The Government receive a wide range of representations on policies to reduce reoffending, ranging from regular meetings with front-line staff, sentencers and third sector organisations to the detailed consideration of more formal reports from parliamentary Committees or external bodies such as the National Audit Office.
The NAO’s report of two weeks ago revealed that reoffending by people released from short-term prison sentences is costing £10 billion a year. We seem to be supporting colleges of crime. Is it not time for some serious research into what works to reduce reoffending, perhaps through something analogous to the National Institute for Health and Clinical Excellence—a NICE for the Ministry of Justice?
It is always difficult to get the balance right between researching into problems and spending money on actually dealing with them. We prefer to spend money on dealing with problems, and that is working. Reoffending has gone down: since 2000 the reoffending rate has reduced by 15.9 per cent., crime is down by 36 per cent. and violent crime is down by 41 per cent. There are 6 million fewer crimes a year than in 1995 and the chances of being a victim of crime are at their lowest since records began in 1981. That is a record of which we are proud.
I know that the Minister is aware that women who offend often have multiple problems such as alcoholism and substance abuse. Does she agree that by addressing those problems through mentoring schemes such as those in the Women’s Turnaround project in Cardiff, which has recently benefited from another Government grant, we will reduce reoffending?
I accept my hon. Friend’s point. I, too, commend the work of Women’s Turnaround in Cardiff, which I have visited and for which, as she rightly says, the Ministry of Justice provides some funding. The project does excellent work in tackling the causes of offending among women who often end up serving short sentences, and whose life situations worsen because of those short sentences, rather than their being able to tackle the cause of their offending.
I will not repeat what I normally say on these occasions about the crime rate falling throughout the whole of the western world since the mid-1990s, but I am encouraged by the tone of both the Secretary of State and the Minister on the issue of reoffending. May I ask them to commit, in the forthcoming election campaign, to sticking to evidence about what works, instead of the debate in the campaign descending to the usual arms race that harms victims of crime in the long run, and undermines the political system in this country?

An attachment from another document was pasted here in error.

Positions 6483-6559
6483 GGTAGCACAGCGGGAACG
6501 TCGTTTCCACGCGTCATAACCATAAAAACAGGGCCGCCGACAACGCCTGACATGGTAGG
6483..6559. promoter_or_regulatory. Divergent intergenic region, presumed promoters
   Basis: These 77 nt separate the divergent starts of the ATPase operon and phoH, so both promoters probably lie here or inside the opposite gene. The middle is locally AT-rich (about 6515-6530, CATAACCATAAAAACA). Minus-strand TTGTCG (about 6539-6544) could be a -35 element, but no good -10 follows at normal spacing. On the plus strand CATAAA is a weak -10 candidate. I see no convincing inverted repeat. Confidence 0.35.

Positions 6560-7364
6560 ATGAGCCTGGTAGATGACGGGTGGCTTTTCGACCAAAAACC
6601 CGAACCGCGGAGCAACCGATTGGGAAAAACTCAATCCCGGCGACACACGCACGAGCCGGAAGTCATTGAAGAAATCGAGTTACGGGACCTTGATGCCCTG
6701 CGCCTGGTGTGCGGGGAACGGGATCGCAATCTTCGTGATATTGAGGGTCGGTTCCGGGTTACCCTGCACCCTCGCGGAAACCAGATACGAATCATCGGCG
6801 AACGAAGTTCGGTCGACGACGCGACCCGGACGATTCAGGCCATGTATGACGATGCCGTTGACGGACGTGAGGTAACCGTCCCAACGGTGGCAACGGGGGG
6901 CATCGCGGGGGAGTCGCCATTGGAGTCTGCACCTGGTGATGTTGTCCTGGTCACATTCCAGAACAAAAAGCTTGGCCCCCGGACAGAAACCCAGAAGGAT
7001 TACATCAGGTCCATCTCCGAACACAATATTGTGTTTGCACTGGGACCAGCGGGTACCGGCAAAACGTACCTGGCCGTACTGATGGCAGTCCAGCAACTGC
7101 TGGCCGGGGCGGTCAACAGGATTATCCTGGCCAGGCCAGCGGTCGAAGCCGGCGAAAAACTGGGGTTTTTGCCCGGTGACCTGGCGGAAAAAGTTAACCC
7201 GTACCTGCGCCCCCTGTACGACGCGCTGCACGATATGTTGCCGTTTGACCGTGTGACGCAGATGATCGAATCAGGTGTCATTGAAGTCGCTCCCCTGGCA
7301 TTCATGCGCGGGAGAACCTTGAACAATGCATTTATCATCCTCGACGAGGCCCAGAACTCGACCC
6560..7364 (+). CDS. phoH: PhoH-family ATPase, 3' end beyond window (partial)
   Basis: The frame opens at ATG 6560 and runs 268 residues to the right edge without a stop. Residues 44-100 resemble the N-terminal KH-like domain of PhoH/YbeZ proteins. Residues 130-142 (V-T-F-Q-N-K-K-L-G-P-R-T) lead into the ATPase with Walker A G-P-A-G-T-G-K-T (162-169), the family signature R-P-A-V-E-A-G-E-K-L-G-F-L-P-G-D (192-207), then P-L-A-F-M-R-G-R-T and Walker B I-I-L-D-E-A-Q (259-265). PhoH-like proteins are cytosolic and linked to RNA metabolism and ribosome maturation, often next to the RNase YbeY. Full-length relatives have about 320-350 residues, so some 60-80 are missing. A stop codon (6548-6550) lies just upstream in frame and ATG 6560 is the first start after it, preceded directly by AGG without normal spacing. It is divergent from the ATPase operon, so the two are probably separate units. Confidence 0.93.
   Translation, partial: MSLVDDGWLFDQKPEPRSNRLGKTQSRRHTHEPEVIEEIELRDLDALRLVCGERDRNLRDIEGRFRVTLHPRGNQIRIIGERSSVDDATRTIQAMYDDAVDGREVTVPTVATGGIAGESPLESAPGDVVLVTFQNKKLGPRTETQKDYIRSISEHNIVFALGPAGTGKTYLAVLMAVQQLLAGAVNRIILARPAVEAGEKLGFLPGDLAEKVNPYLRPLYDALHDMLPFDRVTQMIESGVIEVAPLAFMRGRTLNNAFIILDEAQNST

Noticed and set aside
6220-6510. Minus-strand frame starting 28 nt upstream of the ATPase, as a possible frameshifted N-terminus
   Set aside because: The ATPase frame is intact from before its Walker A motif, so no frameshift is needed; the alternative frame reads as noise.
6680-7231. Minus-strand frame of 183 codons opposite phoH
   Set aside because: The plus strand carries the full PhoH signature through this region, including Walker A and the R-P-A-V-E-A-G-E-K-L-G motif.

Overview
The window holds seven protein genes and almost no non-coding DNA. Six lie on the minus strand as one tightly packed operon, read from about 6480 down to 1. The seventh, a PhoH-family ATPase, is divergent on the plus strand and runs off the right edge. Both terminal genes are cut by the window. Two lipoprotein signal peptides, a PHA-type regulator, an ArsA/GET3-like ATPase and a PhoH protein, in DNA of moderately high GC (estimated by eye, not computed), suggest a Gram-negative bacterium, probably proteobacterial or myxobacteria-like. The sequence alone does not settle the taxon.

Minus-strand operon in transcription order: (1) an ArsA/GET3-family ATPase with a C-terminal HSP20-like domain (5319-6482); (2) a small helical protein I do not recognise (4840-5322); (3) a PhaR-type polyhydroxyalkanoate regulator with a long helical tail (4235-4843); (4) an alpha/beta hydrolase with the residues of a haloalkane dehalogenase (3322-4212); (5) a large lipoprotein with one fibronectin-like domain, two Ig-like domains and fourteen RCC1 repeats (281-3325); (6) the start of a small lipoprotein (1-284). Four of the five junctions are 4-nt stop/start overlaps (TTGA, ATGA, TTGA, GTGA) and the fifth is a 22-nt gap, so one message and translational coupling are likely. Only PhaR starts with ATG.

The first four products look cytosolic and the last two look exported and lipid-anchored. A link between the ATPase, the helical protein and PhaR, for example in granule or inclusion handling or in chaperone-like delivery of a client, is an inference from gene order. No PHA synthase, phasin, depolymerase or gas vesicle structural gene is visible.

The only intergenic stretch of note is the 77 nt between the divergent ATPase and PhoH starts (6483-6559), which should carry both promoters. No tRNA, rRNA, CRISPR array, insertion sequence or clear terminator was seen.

The victims of crime in this country want crime dealt with effectively, which means not only protecting the public by locking up serious and dangerous offenders—who ought to be locked up—but enabling people who are in prison to tackle the causes of their offending behaviour. We do both, and it is a record on which we are proud to stand.
The Minister will be aware that a lot of persistent reoffenders have low educational achievement, which in turn is often the result of speech and language difficulties from an early age. I draw my hon. Friend’s attention to work done by the Royal College of Speech and Language Therapists and other interested bodies on screening tools that could deal with that issue and provide more support in prisons to address the problem.
My hon. Friend is correct: low educational attainment is one of the factors that can cause crime and reoffending, which is why we have trebled the amount we spend on offender learning in our prisons to £175 million over the current three-year period. That has led to 36 per cent. of those leaving our prisons going into education, training or employment. The figure is not high enough, but it is an awful lot better than it was. My hon. Friend is correct to say that we need to be aware of issues such as learning disability that may prevent prisoners from accessing the support and help that exists. We are getting better at remedying that.
As the Minister has just implied, good education courses in prison can indeed dramatically reduce reoffending, but can she explain why the Manchester College was awarded further contracts to run education services in prisons, only to announce soon afterwards that it needed to make more than 300 people redundant? Given that the college seems to have massively overreached itself, on what basis was it awarded the contracts, and what responsibility does the Minister take for this rather sad and hopeless state of affairs?
The procurement of services such as education in prisons is conducted in a proper manner, in accordance with EU regulations and the laws of this nation. There is no doubt about the fact that the college was properly awarded the contract. I cannot comment on the circumstances that the hon. Gentleman refers to—the college’s internal arrangements, and how many people it does or does not employ. That is a matter for the college, but the contracts it has undertaken with us have been properly procured and carried out to a proper standard.